The curriculum provides students with an opportunity to apply their engineering, mathematical, and science knowledge to design systems (production or processes) and solve engineering problems. Students learn to function on teams, communicate effectively, design and conduct experiments, and utilize current engineering tools. Students gain an understanding of their professional and ethical responsibilities as they examine contemporary issues and the impact of engineering solutions in the global workplace. Perhaps most importantly, students learn to learn so that they can continue to update their industrial engineering skills throughout their careers.
The curriculum is continually evaluated by faculty, students, alumni, and industry to provide a contemporary industrial engineering program that meets the needs of customers. A variety of assessment tools are utilized in the evaluation process. Program changes are implemented on an ongoing basis.
General Standards and Requirements. Admission requirements and academic standards for the Department of Industrial Engineering are consistent with the dynamic enrollment plan for the Edward E. Whitacre Jr. College of Engineering. Refer to the introduction to the Whitacre College of Engineering section of this catalog for a description of the criteria for initial admission to the Whitacre College of Engineering and the lower-division foundational curriculum. The recommended foundational curriculum for industrial engineering consists of ENGL 1301 , ENGL 1302 ; MATH 1451 , MATH 1452 ; CHEM 1307 /CHEM 1107 ; PHYS 1408 ; ENGR 1315 ; or IE 1385 .
A student may apply for admission to the upper division of a degree program upon completion of the foundational curriculum and a minimum of 12 credit hours of Texas Tech coursework. The acceptance criterion is based exclusively on a cumulative GPA for coursework completed at Texas Tech. The specific GPA standard varies among the degree programs and may change from one academic year to the next as necessary to align enrollments with the educational resources. For students who entered Texas Tech prior to June 1, 2012, a minimum 2.0 GPA is required for admission to the industrial engineering upper-division degree program. Students entering Texas Tech after June 1, 2012, must have a minimum 2.5 GPA.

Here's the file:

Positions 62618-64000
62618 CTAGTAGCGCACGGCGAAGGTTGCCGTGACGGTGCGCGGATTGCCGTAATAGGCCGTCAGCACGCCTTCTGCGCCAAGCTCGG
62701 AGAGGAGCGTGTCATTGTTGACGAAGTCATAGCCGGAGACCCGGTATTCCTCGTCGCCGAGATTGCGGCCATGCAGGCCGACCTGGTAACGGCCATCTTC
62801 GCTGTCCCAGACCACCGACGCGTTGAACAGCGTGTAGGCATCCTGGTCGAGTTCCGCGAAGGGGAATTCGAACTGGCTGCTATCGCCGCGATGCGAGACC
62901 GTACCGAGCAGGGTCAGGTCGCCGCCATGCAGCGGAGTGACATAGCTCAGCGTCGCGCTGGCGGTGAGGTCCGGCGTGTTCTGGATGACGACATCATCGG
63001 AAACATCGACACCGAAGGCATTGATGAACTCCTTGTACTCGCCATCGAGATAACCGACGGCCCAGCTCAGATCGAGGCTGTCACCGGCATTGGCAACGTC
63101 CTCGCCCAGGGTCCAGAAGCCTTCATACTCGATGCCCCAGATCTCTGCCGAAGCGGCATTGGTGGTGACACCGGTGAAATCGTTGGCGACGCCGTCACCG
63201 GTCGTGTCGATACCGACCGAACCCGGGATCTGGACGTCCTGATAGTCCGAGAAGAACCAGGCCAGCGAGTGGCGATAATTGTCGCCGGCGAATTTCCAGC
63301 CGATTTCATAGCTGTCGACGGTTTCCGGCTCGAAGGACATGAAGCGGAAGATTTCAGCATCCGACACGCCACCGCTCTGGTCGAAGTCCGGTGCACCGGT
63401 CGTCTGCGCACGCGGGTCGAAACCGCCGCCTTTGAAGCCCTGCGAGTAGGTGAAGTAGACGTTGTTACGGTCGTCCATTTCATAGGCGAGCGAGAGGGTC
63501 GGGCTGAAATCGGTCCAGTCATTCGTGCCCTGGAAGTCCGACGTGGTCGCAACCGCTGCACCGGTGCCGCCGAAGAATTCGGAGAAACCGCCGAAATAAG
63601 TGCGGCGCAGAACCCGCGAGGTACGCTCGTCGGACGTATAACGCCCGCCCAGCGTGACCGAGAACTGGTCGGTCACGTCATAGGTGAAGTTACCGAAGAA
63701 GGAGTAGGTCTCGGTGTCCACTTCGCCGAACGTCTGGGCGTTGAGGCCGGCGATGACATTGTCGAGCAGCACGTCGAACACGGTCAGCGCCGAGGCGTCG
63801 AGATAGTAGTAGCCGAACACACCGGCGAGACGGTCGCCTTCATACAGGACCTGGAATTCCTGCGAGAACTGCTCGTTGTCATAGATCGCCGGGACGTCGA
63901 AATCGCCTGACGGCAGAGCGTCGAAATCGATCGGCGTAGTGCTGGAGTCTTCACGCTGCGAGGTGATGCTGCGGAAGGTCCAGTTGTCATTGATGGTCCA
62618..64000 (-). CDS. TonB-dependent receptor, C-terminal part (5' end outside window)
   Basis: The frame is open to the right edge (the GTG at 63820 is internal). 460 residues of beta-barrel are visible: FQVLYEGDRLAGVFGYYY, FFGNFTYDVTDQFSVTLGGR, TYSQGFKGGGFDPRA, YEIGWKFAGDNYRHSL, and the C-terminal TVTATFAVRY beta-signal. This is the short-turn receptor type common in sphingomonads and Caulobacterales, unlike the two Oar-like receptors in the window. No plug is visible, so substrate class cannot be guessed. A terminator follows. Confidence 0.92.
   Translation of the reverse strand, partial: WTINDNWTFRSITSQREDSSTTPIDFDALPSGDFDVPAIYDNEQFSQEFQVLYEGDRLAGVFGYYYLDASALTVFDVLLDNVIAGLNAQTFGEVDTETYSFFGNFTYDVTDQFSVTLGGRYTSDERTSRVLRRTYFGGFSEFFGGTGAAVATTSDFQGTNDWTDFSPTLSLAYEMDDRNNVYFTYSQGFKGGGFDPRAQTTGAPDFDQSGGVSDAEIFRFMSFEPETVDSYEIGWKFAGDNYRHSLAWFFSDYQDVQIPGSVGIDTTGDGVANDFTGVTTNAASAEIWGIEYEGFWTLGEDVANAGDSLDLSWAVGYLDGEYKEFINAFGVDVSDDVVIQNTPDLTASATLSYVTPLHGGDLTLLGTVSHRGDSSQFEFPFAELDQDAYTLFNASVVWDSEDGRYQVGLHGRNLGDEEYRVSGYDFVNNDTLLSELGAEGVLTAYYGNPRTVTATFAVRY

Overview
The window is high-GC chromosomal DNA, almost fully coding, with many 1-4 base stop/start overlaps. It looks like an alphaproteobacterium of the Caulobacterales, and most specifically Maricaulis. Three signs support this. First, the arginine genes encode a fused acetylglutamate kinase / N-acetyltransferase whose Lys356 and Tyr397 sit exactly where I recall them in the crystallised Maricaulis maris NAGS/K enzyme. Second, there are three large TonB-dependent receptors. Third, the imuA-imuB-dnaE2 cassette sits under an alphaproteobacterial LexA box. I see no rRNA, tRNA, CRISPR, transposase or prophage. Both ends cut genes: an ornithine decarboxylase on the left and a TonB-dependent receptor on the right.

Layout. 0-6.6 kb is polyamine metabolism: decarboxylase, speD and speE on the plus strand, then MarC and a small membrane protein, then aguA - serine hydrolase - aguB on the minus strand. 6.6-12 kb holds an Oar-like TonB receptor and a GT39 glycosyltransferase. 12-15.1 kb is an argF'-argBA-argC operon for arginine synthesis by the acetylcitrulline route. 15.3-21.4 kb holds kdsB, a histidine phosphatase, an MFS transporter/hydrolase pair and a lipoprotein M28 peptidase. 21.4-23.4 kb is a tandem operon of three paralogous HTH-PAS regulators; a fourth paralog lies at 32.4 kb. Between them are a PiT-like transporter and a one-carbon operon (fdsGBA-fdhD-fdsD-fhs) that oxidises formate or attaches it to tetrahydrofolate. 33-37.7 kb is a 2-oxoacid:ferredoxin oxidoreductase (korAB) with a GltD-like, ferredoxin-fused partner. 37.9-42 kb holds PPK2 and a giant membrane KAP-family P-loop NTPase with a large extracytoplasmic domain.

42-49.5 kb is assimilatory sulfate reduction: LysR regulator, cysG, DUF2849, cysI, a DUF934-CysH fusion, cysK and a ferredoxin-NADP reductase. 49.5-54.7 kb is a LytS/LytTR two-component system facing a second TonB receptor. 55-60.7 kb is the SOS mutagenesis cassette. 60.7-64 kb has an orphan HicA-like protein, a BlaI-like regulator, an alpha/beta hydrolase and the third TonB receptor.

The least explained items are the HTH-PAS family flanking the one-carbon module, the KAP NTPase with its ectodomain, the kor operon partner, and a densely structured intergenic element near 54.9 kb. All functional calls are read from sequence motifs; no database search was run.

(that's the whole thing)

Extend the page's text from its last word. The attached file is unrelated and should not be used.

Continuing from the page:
The academic standards required by the Whitacre College of Engineering and the Department of Industrial, Manufacturing and Systems Engineering are given in the introduction to the Whitacre College section of the catalog and summarized below. Exceptions to these standards are at the discretion of the dean of the Whitacre College of Engineering.
- A grade of C or better is required for all courses in an engineering degree plan.
- A grade of C or better must be achieved in all prerequisites before the subsequent course may be attempted.
- A minimum 2.5 GPA is required to maintain academic good standing and continued membership in the Whitacre College of Engineering.
- A full-time student must achieve a C or better in 18 credit hours of coursework in the degree plan in each 12-month period.
- An engineering course may be repeated only one time after a course drop, withdrawal, or failure to achieve a C or higher. A maximum of three engineering courses may be repeated.
Students entering the industrial engineering program are assigned a faculty advisor and are responsible for arranging a course of study with the advisor’s counsel and approval. The curriculum is designed to provide a comprehensive education in industrial engineering and to develop effective engineers by balancing the breadth and depth of instruction.
A minimum of 130 hours is required for graduation. The courses are offered so that progress through the program is efficient and flexible to accommodate the needs of individual students. A faculty advisor assists each student with his or her individual program on a semester-by-semester basis.
The department follows the general standards and requirements of the Whitacre College of Engineering. Any student requesting an exception must submit a written request and any supporting documentation to the Industrial Engineering Undergraduate Curriculum Committee for its approval.
For information on graduate programs offered by the Department of Industrial, Manufacturing and Systems Engineering, visit the Graduate School section of the catalog.
Program Offerings & Course Descriptions
CoursesIndustrial Engineering (Undergraduate Courses)